I was sorry to read about the death of Margaret Forster last week. I’ve always enjoyed her books, several of which I enjoyed listening to in the audio books read by Susan Jameson. I particularly loved her memoirs, Hidden Lives & Precious Lives, about her family. She was passionate about the importance of ordinary lives & her books explore the secrets that every family keeps. Although a very private person, Forster put a lot of her own experiences into her novels. I had no idea that she had suffered from breast cancer in the 1970s when I read her novel, Is There Anything You Want?, set in a cancer clinic & interweaving the stories of the women who go there. It was only in her last memoir, A Life in Houses, published last year, that she described her experiences, especially the haven that her home became as she recovered from treatment.
After reading about Forster’s death, I remembered that I’d bought Kathleen Jones’s short biography of Forster some time ago & hadn’t got around to reading it. It was originally written as an Arts Council commission & subsequently updated a few years ago. It’s an excellent introduction to Forster’s work, discussing all her books up to The Unknown Bridesmaid in 2013 as well as a biography. It also includes the covers of all the books & I loved seeing the very trendy 1960s cover art for her first novels, Dames’ Delight & The Bogeyman. Kathleen Jones has paid tribute to Forster on her blog here. I was also fascinated to read how she decided to write biography, especially her biography of Bonnie Prince Charlie, The Rash Adventurer, which I haven’t read, & her biographies of Elizabeth Barrett Browning & Daphne Du Maurier, which I loved & would love to reread.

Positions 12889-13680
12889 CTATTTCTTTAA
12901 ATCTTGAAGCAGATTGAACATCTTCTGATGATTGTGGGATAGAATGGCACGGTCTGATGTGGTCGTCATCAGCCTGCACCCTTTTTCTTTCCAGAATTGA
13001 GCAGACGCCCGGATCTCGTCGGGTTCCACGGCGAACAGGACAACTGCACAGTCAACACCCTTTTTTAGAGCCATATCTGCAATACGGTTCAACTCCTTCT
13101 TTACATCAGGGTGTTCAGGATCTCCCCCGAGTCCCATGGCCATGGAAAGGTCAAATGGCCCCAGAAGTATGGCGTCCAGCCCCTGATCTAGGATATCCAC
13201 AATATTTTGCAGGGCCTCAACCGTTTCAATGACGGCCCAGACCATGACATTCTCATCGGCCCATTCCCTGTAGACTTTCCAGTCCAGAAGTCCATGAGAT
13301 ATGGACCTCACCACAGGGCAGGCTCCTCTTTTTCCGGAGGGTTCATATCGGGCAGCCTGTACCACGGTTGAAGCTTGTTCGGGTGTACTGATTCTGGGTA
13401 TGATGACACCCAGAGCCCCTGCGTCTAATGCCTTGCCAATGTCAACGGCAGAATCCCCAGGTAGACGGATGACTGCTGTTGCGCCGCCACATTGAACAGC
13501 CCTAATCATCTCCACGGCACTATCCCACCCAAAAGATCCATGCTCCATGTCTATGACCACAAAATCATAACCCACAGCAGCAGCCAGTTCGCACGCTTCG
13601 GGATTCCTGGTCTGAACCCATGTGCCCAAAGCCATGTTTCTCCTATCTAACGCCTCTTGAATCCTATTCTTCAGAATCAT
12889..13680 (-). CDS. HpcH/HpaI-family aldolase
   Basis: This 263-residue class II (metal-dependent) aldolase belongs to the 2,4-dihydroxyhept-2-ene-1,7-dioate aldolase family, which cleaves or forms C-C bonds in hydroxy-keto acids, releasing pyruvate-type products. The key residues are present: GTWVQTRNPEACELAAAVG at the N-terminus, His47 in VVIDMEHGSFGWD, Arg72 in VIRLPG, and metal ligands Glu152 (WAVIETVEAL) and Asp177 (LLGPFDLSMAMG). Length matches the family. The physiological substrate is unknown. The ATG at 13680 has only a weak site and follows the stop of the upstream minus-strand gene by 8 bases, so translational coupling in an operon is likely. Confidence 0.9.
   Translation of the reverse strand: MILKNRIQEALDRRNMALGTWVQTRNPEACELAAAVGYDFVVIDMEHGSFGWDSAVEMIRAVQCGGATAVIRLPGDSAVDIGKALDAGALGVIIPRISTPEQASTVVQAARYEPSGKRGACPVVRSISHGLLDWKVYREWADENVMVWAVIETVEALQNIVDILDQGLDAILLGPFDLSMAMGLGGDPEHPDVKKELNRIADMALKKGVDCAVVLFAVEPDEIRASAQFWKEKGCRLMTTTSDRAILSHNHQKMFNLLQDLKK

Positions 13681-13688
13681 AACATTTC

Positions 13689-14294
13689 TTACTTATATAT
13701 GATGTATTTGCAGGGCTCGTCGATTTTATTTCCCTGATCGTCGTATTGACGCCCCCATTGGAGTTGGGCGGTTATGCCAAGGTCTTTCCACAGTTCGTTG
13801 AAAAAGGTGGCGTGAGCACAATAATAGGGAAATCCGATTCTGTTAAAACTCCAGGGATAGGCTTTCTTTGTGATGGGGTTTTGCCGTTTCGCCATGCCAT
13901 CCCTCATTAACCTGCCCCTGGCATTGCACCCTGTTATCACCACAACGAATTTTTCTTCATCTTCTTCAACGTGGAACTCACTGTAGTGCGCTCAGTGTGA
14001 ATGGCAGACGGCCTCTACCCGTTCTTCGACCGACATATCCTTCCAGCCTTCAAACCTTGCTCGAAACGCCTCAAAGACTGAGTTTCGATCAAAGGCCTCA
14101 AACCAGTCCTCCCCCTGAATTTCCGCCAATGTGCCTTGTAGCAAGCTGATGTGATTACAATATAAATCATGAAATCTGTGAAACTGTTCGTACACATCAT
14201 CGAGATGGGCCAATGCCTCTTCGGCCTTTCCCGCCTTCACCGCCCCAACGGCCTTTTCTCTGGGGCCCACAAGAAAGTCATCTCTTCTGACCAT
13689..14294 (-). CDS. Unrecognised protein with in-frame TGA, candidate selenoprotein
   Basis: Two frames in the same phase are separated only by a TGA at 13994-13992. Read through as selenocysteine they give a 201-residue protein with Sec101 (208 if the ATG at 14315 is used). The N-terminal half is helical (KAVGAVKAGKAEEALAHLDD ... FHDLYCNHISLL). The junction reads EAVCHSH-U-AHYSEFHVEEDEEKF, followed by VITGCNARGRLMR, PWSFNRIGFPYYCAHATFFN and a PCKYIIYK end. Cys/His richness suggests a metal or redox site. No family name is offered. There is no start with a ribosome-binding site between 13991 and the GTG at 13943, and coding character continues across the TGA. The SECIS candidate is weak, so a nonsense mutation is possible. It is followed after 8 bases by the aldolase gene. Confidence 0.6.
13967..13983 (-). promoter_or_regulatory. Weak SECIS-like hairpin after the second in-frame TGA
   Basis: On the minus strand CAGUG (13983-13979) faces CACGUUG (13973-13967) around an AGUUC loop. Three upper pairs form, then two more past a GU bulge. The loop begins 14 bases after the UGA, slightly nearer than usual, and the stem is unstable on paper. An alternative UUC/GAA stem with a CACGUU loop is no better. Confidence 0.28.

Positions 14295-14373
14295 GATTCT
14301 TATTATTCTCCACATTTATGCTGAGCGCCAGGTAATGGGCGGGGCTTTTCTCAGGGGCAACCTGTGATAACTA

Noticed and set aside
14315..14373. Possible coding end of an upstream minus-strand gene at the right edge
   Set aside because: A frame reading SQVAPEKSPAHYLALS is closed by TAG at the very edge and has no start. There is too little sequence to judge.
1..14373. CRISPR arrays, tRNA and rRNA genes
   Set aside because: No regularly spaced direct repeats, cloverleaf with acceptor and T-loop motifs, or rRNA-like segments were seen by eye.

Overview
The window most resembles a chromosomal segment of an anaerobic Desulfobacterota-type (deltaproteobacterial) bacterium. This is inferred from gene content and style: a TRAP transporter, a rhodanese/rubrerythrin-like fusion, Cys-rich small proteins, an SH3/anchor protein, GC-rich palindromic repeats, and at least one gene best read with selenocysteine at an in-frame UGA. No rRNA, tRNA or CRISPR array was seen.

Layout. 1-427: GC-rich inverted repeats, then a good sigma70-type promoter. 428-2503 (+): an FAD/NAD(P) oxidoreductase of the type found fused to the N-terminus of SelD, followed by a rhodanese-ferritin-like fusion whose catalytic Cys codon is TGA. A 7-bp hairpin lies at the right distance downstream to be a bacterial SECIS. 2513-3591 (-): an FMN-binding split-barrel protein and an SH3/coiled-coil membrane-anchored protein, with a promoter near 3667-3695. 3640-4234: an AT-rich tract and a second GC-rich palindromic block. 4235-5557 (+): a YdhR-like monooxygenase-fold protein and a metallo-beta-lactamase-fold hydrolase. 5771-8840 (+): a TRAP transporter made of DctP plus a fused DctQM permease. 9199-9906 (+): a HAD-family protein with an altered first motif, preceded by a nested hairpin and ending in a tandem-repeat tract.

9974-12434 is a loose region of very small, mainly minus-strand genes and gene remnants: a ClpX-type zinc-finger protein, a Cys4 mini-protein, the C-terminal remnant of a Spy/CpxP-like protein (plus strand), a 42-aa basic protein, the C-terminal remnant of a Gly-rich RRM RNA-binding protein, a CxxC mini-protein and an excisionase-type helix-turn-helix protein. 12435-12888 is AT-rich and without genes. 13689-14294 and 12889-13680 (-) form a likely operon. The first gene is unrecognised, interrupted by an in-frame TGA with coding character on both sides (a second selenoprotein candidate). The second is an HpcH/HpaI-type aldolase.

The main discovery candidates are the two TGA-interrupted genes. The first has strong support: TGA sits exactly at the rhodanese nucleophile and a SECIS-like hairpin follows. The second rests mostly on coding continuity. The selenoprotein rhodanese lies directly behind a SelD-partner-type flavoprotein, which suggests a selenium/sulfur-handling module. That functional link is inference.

There were many obituaries but here’s the one in The Guardian & an interview from Cumbria Life in 1999. I also listened to her appearance on Desert Island Discs in 1994 which can be heard here or downloaded as a podcast. She disliked music & preferred silence so her musical choices were surprising & quite moving as they were all pieces that reminded her of family or special times in her life. Forster’s husband, Hunter Davies, is a writer & journalist, famously writing several books about the Beatles. She chose Blackbird because it reminded her of that time in their lives & Send in the Clowns because her daughter used to play it on the clarinet on summer evenings.
There’s one more Margaret Forster novel to look forward to. How to Measure A Cow will be published next month.